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HOW IS IT THAT THE UTILITY COMPANY HAS THE POWER TO DO WHAT IT WANTS?
Upgrade capacity, improve reliability and grow. All great but what is wrong with our representatives?
Who is asleep at the wheel? They are everywhere changing the vistas and the landscape.
It's the 8th inning of the PSG game and you are getting a hike in your monthly bill.....
Watch
By Rayman (64), southampton on Jun 21, 17 9:54 AM
And a wind farm and all is green infrastructure on its way
By dave h (193), calverton on Jun 21, 17 8:46 PM
That energy consumption is going to increase in East Hampton 50% is a total canard. The remaining developable land is dwindling and any energy-intensive industry is leaving for upstate or overseas.

The real reason driving these massive upgrades is that offshore wind cannot be developed without upgrading the transmission infrastructure. The amazing part is that the utility can stick it to the rate payers to build the transmission infrastructure and then insiders can reap oversized rewards ...more
By ads02129 (13), Charlestown on Jun 22, 17 11:13 AM
As a person who works in the construction industry I can tell you there is NO shortage of developable land. Every house that is for sale is potentially a tear down and the replacement building will more often than not be bigger and consume more electricity. Thankfully, PSE&G has been bolstering their systems since the day they took over.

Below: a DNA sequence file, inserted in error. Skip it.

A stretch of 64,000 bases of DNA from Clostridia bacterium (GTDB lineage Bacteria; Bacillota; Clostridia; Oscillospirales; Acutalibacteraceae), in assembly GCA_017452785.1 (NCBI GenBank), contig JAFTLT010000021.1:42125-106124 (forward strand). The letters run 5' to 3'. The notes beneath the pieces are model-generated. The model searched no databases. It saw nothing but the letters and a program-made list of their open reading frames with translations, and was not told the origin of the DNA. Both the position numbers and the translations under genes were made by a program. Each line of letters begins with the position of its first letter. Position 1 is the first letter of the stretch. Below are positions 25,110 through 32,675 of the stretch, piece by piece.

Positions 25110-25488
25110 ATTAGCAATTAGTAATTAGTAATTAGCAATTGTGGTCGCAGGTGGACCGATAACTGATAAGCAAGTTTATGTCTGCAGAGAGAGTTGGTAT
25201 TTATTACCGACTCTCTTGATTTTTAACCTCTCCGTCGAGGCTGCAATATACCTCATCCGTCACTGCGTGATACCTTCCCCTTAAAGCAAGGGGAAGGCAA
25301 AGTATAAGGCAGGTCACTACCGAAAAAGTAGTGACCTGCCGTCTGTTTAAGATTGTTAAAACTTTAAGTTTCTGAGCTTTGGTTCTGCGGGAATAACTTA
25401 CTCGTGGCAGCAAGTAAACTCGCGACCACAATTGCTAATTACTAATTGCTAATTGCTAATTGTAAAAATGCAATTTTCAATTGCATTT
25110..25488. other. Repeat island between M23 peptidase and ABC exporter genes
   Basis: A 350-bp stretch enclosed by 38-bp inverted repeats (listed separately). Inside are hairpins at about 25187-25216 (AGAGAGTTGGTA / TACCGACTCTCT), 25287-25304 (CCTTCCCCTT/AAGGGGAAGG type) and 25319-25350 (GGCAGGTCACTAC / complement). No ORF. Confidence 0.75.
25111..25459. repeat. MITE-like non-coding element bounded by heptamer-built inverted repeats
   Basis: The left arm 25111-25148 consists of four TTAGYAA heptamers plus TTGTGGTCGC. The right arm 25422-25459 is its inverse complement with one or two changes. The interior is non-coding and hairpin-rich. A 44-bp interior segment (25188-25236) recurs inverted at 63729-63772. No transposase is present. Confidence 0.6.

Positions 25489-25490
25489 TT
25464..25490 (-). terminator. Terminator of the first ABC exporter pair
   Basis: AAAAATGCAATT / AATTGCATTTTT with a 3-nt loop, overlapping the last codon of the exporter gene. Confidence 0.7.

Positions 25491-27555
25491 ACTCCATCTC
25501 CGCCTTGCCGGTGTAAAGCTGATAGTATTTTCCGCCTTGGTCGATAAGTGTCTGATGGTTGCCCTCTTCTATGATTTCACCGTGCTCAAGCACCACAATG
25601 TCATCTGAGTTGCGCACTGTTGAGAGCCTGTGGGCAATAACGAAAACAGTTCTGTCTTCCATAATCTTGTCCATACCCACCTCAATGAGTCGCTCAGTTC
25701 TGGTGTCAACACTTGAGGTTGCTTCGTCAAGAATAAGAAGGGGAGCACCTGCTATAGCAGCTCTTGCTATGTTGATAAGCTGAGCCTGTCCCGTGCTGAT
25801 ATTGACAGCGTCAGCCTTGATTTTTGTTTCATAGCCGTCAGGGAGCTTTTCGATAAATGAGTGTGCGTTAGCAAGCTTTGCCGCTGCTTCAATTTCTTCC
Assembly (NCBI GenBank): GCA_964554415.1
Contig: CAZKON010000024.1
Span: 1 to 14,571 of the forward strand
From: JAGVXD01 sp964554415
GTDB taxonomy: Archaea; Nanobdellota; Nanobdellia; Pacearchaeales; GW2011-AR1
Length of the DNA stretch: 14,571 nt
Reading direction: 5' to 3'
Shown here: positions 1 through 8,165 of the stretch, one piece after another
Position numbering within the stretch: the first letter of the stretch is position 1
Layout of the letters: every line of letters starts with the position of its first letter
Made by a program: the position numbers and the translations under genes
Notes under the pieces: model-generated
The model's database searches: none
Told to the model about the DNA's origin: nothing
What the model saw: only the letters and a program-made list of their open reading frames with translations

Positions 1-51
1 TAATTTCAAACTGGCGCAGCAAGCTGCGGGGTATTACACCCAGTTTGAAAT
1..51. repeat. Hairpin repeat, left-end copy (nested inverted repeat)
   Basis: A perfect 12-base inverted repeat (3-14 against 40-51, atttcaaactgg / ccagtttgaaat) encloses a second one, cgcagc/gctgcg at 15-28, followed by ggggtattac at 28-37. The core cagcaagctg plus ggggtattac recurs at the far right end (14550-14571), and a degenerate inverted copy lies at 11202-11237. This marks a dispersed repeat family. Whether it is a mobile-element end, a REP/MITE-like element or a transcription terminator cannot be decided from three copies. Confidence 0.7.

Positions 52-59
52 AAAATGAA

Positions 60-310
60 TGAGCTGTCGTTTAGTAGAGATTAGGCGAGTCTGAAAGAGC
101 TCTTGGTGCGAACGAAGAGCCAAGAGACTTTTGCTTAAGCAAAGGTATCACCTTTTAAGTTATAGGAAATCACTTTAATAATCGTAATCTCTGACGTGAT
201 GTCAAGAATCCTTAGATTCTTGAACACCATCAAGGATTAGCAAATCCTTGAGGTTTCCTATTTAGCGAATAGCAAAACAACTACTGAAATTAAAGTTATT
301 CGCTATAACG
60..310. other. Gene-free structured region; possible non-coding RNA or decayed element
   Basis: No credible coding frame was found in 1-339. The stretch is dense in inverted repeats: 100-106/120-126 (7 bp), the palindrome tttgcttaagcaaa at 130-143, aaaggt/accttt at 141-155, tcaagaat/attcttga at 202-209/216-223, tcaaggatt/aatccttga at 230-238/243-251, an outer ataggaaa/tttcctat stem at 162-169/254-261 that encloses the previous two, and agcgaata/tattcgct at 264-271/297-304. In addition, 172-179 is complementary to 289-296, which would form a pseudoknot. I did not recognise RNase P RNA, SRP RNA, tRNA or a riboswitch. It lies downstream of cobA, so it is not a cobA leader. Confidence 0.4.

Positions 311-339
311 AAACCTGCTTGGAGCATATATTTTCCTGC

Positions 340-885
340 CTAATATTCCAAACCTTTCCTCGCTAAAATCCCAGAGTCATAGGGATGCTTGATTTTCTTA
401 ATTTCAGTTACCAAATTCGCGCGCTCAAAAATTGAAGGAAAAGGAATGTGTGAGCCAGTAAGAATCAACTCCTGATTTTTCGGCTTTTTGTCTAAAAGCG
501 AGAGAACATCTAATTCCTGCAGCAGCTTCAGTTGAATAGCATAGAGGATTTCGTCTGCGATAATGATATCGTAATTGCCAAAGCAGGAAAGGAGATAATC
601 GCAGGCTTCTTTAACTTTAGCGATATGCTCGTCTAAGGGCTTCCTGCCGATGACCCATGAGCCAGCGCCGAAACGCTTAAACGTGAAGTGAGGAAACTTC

Thank God the local politicians aren't allowed to micro manage the utilities. That would be a guaranteed disaster. Just look at our nonexistent cell phone ...more
By bird (769), Sag Harbor on Jun 23, 17 11:36 AM
These metal poles are horrible. It looks like something straight out of a sci-fi, end of the world, movie. What happened to preservation? Underground? I hope the have to remove EVERY one of them. They are monstrous!
By cabinets (1), southampton on Jun 22, 17 11:21 AM
If you want the wires underground on your street, it's very simple. You can go to the utilities and they will give you a price for doing so. Don't want to approach the utilities your self then approach one of your local politicians and they can do it for you. Then you can get your neighbors together and divide up the bill and have it done. The town or village might even be willing to set up a special tax district for you to help spread the payments out. This is not uncommon.
By bird (769), Sag Harbor on Jun 23, 17 11:46 AM
The amount of financial waste stemming from the utilities is absolutely atrocious. 50 guys standing around watching 3-4 subcontracted workers from Northline Utilities up in the buckets. Another half dozen PSEG supervisors in their cars supervising their egg sandwiches. All while these monstrous poles are erected which will no doubt need upgrading in another several years or will need rust remediation or line clearing etc. Do it right for once with efficiency and workman hour oversight.
By Mouthampton (417), Southampton on Jun 22, 17 1:51 PM
1 member liked this comment
This comment has been removed because it is a duplicate, off-topic or contains inappropriate content.
By dany (28), Water Mill on Jun 28, 17 4:08 PM